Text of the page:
The best way to fight radicalisation is to discriminate against Muslims. Speaking of which, yesterday, 2GB’s Chris Smith took some time out from failing to hear his co-hosts express their hilariously murderous thoughts about Islam to add his own edifying contribution to the subject. Following the news that four Lebanese-Australians had been apprehended for an alleged plot to blow up or gas a commercial plane bound for the Middle East, Smith said the phrase that gets shock jocks salivating, “Now, I’ll cop a barrage for this, but …” before casually suggesting that, despite no proven or suggested link between the alleged plotters and airport workers, we disqualify a religious group from certain kinds of work in Australia:

“… is it not time we consider suspending all Muslim workers at airports Australia wide? Yes, it is a discriminatory rule. Most of those men and women are doing the right thing: working and providing for their families but there is only one link to radical Islamic insiders working for IS, and that’s the Islamic religion.”

All Trump does is win (apparently). Maybe she’s alone, but when Anthony Scaramucci called The New Yorker and spat a mouthful of flaming garbage about the media and his co-workers down the phone without clarifying whether he was on the record, and then described the resulting story on Twitter as though it a breach of trust, Ms Tips thought Donald Trump had truly met his soul mate. How could a clueless, self-aggrandising alpha type with no impulse control and tendency to self-pity and no understanding of how his role worked fail to thrive in Trump’s White House? Alas it was not to be, and the breakneck hiring and firing policies that, presumably Scaramucci was supposed to help manage, continued at dizzying speed, claiming Scaramucci himself. It’s hard enough for Trump opponents to keep up with, let alone those trying to put a positive spin on the actions of this most unusual of presidents. US conservative news site The Federalist fell victim to this chaos. First, just before the announcement, it posted “Why Anthony Scaramucci Is The Man Trump And America Need“:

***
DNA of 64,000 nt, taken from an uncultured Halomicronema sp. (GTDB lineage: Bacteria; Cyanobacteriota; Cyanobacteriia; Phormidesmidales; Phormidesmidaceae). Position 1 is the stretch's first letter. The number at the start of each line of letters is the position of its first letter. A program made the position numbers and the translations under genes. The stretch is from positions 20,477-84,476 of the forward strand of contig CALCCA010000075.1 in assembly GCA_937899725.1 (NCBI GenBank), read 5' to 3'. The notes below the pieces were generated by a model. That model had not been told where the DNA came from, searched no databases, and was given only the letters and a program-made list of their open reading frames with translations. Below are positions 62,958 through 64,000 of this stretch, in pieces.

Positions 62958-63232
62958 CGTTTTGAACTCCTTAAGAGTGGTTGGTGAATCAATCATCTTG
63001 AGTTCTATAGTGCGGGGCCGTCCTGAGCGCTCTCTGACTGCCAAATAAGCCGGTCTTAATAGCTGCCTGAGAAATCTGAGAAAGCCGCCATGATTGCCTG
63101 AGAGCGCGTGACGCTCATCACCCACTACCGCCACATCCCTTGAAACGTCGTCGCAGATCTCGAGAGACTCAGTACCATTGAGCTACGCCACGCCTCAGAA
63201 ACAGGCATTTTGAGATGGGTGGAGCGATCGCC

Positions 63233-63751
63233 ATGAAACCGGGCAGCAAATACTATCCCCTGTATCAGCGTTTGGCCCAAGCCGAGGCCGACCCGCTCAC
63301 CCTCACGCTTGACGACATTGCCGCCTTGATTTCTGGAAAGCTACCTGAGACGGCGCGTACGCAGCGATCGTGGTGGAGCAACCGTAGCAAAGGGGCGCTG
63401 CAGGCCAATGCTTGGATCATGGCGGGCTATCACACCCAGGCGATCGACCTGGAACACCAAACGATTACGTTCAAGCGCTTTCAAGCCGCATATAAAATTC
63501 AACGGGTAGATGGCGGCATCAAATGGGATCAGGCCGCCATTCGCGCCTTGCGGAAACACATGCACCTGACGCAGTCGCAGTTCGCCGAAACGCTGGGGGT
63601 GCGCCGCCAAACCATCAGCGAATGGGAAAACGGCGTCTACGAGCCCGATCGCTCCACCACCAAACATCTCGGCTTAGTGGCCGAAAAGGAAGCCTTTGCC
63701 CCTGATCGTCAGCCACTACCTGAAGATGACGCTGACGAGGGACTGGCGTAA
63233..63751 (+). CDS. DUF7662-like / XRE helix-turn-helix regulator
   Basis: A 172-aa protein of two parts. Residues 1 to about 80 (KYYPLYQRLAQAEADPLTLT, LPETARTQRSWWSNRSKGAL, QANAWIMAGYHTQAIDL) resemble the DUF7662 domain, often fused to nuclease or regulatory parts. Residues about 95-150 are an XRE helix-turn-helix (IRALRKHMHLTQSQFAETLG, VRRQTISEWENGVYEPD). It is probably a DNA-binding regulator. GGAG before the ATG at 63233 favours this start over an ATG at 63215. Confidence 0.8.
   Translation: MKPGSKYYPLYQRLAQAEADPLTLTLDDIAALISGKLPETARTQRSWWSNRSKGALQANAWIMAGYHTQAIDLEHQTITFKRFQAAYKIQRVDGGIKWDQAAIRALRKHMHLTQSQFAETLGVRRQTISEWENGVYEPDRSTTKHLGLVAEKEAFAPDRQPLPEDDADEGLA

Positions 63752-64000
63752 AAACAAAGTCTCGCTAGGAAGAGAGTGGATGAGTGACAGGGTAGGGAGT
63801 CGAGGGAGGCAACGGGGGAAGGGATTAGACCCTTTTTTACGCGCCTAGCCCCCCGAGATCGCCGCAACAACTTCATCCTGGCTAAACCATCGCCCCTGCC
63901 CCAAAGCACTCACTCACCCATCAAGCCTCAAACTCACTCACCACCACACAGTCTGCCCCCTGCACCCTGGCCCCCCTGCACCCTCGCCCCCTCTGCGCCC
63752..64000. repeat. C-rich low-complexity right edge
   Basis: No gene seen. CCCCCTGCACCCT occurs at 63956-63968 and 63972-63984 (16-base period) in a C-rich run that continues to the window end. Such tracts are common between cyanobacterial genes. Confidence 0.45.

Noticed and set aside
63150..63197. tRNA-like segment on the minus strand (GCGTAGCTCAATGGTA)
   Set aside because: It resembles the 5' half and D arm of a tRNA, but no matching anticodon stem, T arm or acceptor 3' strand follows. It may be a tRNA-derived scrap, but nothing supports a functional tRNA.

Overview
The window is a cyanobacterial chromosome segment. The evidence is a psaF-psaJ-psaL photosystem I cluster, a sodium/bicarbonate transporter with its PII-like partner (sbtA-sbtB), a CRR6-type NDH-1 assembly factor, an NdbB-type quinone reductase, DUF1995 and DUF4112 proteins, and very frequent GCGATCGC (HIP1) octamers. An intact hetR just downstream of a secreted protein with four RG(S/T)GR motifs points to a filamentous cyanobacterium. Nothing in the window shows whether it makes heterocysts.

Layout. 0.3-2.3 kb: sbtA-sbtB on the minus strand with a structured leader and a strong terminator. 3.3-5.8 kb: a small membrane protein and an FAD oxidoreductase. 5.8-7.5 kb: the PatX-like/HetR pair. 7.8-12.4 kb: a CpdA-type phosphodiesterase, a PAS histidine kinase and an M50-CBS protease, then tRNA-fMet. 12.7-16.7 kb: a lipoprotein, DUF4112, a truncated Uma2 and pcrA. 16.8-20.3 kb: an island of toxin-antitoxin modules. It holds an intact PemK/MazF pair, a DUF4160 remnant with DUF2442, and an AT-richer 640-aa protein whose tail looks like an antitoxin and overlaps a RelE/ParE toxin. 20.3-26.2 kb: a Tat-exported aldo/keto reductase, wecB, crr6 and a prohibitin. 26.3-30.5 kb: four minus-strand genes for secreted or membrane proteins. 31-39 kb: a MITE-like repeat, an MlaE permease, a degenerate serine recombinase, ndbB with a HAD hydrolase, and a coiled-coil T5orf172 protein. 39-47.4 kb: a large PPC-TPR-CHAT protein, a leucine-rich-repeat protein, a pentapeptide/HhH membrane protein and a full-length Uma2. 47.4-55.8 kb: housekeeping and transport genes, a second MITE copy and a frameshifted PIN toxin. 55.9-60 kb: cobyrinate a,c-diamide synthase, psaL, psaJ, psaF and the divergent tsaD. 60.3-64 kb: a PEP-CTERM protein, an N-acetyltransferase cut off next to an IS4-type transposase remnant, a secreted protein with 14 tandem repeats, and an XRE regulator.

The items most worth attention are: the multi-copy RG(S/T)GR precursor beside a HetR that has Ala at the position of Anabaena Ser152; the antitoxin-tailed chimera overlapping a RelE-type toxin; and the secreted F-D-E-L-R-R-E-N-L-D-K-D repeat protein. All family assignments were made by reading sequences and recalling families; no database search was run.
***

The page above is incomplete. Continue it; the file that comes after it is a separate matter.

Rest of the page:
And then, very soon after the announcement that Scaramucci was being ditched, a new take was needed. Now, apparently, it was worth asking “Why Scaramucci’s Firing Might Be Good News For Donald Trump” — which the author admits represents “hopeful thinking”. The sidebar of “related articles” alongside this second piece gives some insight into the mental gymnastics that are required to make sense of a single morning of Trump’s decision-making, particularly when one is fighting their way to a positive interpretation of it.

More prison assaults. The troubled Melbourne Assessment Prison has claimed another set of casualties, with three prison worker needing medical attention after being injured by a violent inmate at the weekend. The incident was first reported by “Prison Lockdown” on 3AW’s Rumour File, and this morning a spokesperson confirmed that paramedics had been called out to the Melbourne Assessment Prison to treat the three staff members for minor injuries. The spokesperson further said the incident had been referred to police for investigation. Violence by inmates against prison staff in Victoria has been an ongoing issue, and new legislation ensuring those who assault staff in prison will face tougher penalties has been introduced by the Andrews government.

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Peter Fray
Peter Fray